More women donning judicial robes in Michigan

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    At the start of Women’s History Month, the Michigan Supreme Court is highlighting the progress women have made in the state’s judiciary.

    Currently, 38 percent of judges statewide are women. This compares to 34 percent in 2017 after the 2016 election. That figure was 21 percent in 1999. In 1979, only 5 percent — 26 judges — were women.

    Megan Cavanagh (left), Elizabeth Clement (center) and Bridget McCormack (right) | Facebook

    Including appointments and those who won their elections last year, the number of female judges grew by 12.5 percent between 2017 to 2019. That’s a jump from 200 to 225 judges, the biggest increase on record.

    “Women in leadership positions are working together to solve problems,” said Chief Justice Bridget McCormack. “In the judiciary, our perspectives, life experiences, and skill-sets help us focus on our core principles of independence, accessibility, engagement and efficiency.”

    Justices Elizabeth Clement and Megan Cavanagh also serve on the state high court. McCormack is the sixth woman to serve as chief justice. As the Advance has reported women hold seven of nine statewide elected executive posts in Michigan.

    In a recent interview with the Advance, McCormack stressed that the number of female judges in Michigan has been rising steadily for two decades. 

    Michigan Supreme Court | Wikimedia Commons

    “The Michigan Supreme Court at one point had a majority of women,” McCormack noted. “There were four women on the court at one point, and that’s pretty unusual among not just in government, but among high courts. … The number of women judges creeps higher every year. I’m not sure why women are more likely to serve in this branch than the others.”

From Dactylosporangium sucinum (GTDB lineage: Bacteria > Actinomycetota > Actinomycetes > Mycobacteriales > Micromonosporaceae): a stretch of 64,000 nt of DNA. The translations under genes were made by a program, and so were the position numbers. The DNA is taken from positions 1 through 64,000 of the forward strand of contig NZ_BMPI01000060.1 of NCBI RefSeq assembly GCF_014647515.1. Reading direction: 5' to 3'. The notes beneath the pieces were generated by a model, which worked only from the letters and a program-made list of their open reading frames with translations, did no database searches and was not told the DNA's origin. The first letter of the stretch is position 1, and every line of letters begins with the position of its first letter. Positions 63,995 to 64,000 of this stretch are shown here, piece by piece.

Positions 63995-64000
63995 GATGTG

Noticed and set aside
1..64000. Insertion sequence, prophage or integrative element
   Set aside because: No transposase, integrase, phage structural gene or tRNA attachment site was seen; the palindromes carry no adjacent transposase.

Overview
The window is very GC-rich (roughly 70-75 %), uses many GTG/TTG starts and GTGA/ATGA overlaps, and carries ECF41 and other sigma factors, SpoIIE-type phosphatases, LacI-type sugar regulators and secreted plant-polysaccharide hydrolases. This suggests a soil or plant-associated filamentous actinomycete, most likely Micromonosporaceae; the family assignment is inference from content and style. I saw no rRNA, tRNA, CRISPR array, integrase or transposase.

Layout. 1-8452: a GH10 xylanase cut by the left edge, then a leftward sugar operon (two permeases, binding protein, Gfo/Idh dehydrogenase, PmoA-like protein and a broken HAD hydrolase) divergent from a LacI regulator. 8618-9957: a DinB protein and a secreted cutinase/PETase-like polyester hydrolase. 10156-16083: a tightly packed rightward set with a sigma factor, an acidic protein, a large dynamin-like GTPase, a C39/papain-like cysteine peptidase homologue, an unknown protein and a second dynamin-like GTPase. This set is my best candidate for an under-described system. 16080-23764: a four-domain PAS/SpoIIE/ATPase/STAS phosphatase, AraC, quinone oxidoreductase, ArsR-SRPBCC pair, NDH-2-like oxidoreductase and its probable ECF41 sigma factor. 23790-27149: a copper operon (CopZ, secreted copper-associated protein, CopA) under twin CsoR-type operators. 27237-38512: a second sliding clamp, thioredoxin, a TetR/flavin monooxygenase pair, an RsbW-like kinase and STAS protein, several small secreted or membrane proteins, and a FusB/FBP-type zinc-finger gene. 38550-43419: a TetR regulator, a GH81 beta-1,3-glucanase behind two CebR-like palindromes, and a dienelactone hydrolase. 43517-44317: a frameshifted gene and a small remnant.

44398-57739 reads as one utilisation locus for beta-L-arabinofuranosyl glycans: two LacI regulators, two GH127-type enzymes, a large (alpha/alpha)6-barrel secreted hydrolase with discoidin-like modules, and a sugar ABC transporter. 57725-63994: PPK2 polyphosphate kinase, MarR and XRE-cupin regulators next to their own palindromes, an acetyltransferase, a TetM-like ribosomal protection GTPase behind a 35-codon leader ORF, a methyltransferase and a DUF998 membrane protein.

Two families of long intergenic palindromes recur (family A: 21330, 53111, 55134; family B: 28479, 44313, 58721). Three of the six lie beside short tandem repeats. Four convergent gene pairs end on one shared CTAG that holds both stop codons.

Of the 29 newly-elected judges in 2018, 18 were women, per Michigan Supreme Court data. The Michigan Judicial Institute, the Supreme Court’s education division, recently held a training session for judges with less than two years’ experience on the bench. There were 64 attendees and 57 percent were women.

    Ken Coleman
    Ken Coleman reports on Southeast Michigan, education, civil rights and voting rights. He is a former Michigan Chronicle senior editor and served as the American Black Journal segment host on Detroit Public Television. He has written and published four books on black life in Detroit, including Soul on Air: Blacks Who Helped to Define Radio in Detroit and Forever Young: A Coleman Reader. His work has been cited by the Detroit News, Detroit Free Press, History Channel and CNN. Additionally, he was an essayist for the award-winning book, Detroit 1967: Origins, Impacts, Legacies. Ken has served as a spokesperson for the Michigan Democratic Party, Detroit Public Schools, U.S. Sen. Gary Peters and U.S. Rep. Brenda Lawrence. Previously to joining the Advance, he worked for the Detroit Federation of Teachers as a communications specialist. He is a Historical Society of Michigan trustee and a Big Brothers Big Sisters of Metropolitan Detroit advisory board member.

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